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With health insurance tied to employment for most Americans, the drastic increase in unemployment and underemployment poses a significant risk for millions. Several analyses have hypothesized the potential impact COVID-19 would have on Medicaid enrollment and uninsurance rates. A brief published by the Urban Institute in May predicted that 25-43 million people could lose their employer-sponsored health insurance coverage as a result of the global health crisis, with many of these individuals likely eligible for Medicaid or for subsidies in the marketplace. An updated analysis by Health Management Associates (HMA) predicts that Medicaid enrollment could increase by 5 to 18 million by the end of 2020. As the pandemic persists, disparities in unemployment, underemployment, and health coverage are also becoming increasingly apparent. For example, low-wage workers in industries such as retail and hospitality are at an increased risk for job-loss, which can result in loss of employer-sponsored coverage. However, it is important to note that this population is also more likely to have lacked coverage prior to the pandemic. In 2018, only 45 percent of low-wage workers relied on an employer for health coverage, and one in five low-wage workers lacked health coverage altogether.
In response to growing concerns about the negative health, social, and financial impacts of the COVID-19 crisis, Congress passed the Families First Coronavirus Response Act (FFCRA) which increased protections and support for individuals and afforded states significant policy and practice flexibilities to protect access to Medicaid. Under the FFCRA, states receive a 6.2 percentage point increase in their federal Medicaid matching rate (FMAP) for the duration of the public health emergency if they meet four Maintenance of Effort (MOE) requirements. Most notably, the FFCRA prevents states from disenrolling Medicaid beneficiaries for the duration of the public health emergency unless the individual is no longer a resident of the state or requests voluntary termination.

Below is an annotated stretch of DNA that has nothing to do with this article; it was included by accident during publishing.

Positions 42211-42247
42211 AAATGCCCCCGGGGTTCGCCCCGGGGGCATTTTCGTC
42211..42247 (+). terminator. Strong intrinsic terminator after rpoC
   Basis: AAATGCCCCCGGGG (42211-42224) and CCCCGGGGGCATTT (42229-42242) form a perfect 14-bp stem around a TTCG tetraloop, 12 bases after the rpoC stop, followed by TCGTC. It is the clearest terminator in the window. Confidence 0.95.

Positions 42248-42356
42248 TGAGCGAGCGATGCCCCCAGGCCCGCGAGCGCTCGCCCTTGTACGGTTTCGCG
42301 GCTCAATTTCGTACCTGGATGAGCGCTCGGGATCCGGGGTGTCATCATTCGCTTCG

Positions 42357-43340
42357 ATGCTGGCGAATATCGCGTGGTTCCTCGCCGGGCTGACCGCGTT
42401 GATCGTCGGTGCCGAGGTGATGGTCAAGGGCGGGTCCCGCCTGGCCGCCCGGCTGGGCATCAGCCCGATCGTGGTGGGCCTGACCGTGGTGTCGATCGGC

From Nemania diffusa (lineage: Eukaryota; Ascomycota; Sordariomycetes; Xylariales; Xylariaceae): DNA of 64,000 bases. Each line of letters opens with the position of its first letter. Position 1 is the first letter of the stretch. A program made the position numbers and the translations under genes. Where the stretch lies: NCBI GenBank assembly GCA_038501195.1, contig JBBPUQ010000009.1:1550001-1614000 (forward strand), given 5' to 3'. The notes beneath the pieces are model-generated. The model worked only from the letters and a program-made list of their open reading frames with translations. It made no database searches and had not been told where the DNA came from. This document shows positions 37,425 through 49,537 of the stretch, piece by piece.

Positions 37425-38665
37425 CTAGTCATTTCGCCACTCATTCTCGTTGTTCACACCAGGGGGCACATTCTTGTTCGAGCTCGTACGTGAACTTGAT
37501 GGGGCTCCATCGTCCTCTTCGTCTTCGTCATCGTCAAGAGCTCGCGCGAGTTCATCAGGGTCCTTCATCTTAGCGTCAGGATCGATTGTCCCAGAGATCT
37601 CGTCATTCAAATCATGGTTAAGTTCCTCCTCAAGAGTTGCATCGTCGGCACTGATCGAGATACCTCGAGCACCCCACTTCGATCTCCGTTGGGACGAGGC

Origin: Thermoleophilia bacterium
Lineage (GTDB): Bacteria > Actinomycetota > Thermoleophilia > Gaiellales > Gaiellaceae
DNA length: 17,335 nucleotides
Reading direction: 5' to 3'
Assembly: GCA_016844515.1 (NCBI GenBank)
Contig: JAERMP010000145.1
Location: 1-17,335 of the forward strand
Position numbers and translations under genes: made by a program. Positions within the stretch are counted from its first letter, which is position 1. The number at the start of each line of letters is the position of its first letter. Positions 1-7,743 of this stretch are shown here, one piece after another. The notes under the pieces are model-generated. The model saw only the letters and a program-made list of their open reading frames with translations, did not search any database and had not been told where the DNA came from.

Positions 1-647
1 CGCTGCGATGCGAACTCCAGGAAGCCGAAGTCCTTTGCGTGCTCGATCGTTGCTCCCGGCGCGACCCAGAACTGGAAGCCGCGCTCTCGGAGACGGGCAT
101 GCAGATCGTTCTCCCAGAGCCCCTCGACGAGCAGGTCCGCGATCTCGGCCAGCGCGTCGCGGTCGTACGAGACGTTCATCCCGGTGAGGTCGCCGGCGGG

The FFCRA MOE requirement to suspend disenrollments has had a tremendous impact on Medicaid enrollment by halting virtually all terminations and, by extension, eliminating churn across state Medicaid programs. However, it is important to acknowledge that the protection the FFCRA affords disappears once the federal public health emergency declaration ends, putting a significant number of Medicaid beneficiaries at risk for disenrollment. As such, several states, including Pennsylvania and New York, have continued Medicaid redeterminations despite the requirement to maintain continuous coverage. This approach allows states to reduce any potential backlog after the public health emergency ends and provides beneficiaries with a wider window in which to complete the redetermination process. Alternatively, some states, like Tennessee, have suspended renewal processes to allow more staff time to be allocated to processing the increased volume of new Medicaid and other benefit applications.
The decision of whether to continue Medicaid redeterminations during the public health crisis will likely have a significant impact on Medicaid enrollment and churn when the emergency declaration ends. If Medicaid beneficiaries do not complete their eligibility redetermination during the current pandemic, we could see significant declines in Medicaid enrollment following the end of the declaration as a large portion of the caseload must recertify at the same time, creating backlogs. Many of these individuals will likely still be eligible for Medicaid, which could create additional administrative burden when they begin reapplying for coverage. States with particularly low ex parte renewal rates could be disproportionately affected by the end of the declaration with potentially higher rates of disenrollment.
As more states delay or reverse reopening plans and many lay-offs become permanent, we can anticipate a subsequent increase in Medicaid enrollment. States have the option to pursue several more permanent policies that can streamline enrollment and reduce Medicaid churn, counteracting the loss of these emergency policies. For example, states can reduce or eliminate periodic data checks to assess eligibility and implement 12-month continuous coverage for children in Medicaid and the Children's Health Insurance Program (CHIP). Considering that the effects of this crisis will last for some time, it is crucial that states continue to prioritize coverage continuity to further improve the overall health outcomes of their enrollees and reduce administrative burden.